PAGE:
Exhaled breath analysis has enormous potential as an easy, non invasive means of monitoring inflammation and oxidative stress in the airway . CO represents a product of endogenous metabolic processes whose presence on exhaled breath is considered as indices of inflammatory processes . Exhaled Co not only can be used as an oxidative stress marker, but also can reflect the severity of chronic lung diseases (CLD). Also exhaled CO could serve as an indicator of acute exacerbations in children with CLD .
1.1. Aim of the Work
The present study aimed to detect the diagnostic value of carbon monoxide (CO) as inflammatory marker for early detection of acute exacerbation of chronic lung diseases.
2. Patients and Method
Case control study was carried at the Chest Clinic, Children’s hospital, Ain Sham University in the period from April 2010 to February 2011.
The present study was carried out on forty (40) children with chronic lung diseases including bronchiectasis, interstitial lung disease, and cystic fibrosis their ages ranged from 5 to 17 years with a mean age years, twenty to four (60%) were males and sixteen (40%) were females. Twenty were in exacerbation (group I); they were 11 (55%) males and 9 (45%) females. Their ages ranged from 5 to 17 years with a mean age years. Criteria for pulmonary exacerbation were considered the presence of one or more of the following symptoms: increased cough, increased sputum production, change in the quality of the sputum (more purulent, increased thickness, or presence of blood), increased dyspnea, pleuritic chest pain, wheezing, increase of C-reactive protein (CRP), and worsening of FEV1% . Twenty patients were not fulfilling these criteria and were considered to be in quiescent period (group II); they were 14 (70%) males and 6 (30%) females. Their ages ranged from 5 to 17 years with a mean age .44 years. Another twenty healthy age- and sex- matched children without evidence of infection were included as a control group (group III), (50% males and 50% females with a mean age years).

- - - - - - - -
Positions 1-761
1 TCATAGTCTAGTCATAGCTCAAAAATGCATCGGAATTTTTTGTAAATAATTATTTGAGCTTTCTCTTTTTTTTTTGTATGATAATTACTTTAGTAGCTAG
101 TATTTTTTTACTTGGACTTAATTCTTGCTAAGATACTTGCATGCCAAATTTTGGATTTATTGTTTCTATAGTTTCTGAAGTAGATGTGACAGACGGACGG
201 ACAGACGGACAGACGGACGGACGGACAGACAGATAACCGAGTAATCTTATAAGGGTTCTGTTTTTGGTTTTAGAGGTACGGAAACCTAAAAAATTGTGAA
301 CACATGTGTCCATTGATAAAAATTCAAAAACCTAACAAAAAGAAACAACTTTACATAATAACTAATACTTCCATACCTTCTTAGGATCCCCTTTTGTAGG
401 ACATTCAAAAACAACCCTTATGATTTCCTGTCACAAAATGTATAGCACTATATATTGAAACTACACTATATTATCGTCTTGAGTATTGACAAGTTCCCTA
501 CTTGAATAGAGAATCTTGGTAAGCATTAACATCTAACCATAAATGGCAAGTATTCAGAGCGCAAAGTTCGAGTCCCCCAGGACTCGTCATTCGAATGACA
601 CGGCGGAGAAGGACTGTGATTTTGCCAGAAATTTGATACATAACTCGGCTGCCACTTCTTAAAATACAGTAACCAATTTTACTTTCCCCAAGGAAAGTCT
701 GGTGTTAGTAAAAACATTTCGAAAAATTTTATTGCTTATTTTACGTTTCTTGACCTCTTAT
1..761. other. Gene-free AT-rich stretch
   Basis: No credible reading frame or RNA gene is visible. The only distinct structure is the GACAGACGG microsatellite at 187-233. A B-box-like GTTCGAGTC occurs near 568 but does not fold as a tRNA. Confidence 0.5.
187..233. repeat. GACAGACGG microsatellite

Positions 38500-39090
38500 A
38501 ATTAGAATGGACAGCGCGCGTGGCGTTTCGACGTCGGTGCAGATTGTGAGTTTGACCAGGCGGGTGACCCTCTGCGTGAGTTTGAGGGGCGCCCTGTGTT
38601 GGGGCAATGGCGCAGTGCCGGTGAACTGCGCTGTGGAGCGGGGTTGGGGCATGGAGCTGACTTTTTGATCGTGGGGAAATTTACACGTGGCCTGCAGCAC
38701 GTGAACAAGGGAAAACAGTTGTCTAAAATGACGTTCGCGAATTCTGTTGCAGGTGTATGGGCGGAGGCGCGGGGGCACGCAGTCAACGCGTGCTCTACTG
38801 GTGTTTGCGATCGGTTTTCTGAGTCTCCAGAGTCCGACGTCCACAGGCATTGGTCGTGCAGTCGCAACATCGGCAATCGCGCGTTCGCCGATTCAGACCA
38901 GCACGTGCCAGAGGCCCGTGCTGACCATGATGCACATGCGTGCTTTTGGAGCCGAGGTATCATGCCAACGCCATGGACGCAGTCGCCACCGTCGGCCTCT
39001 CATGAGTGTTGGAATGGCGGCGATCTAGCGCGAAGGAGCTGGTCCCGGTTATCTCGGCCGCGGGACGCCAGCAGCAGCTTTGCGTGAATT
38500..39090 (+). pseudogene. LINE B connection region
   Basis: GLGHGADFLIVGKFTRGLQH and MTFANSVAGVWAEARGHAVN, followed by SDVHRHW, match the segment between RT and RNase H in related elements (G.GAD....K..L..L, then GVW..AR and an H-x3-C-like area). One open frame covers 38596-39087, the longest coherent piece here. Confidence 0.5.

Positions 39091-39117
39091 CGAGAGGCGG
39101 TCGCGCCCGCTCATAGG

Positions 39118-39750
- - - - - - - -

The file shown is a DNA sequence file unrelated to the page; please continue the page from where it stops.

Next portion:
Informed consents were taken from parents or care givers of studied children. The local pediatric board ethically approved the study.
2.3. Exclusion Criteria
Patients with diseases that may affect exhaled CO as bronchial asthma, tuberculosis, and diabetes mellitus were excluded from the study.
All patients were subjected to careful history taking, through clinical examination laying stress on chest examination; laboratory investigations: complete blood with total and differential picture using coulter counter (T660), erythrocyte sedimentation rate by Westergren method and C-reactive protein (CRP) using latex agglutination, radiological investigations including chest X-rays and CT scan and spirometric pulmonary function testing for selected cases.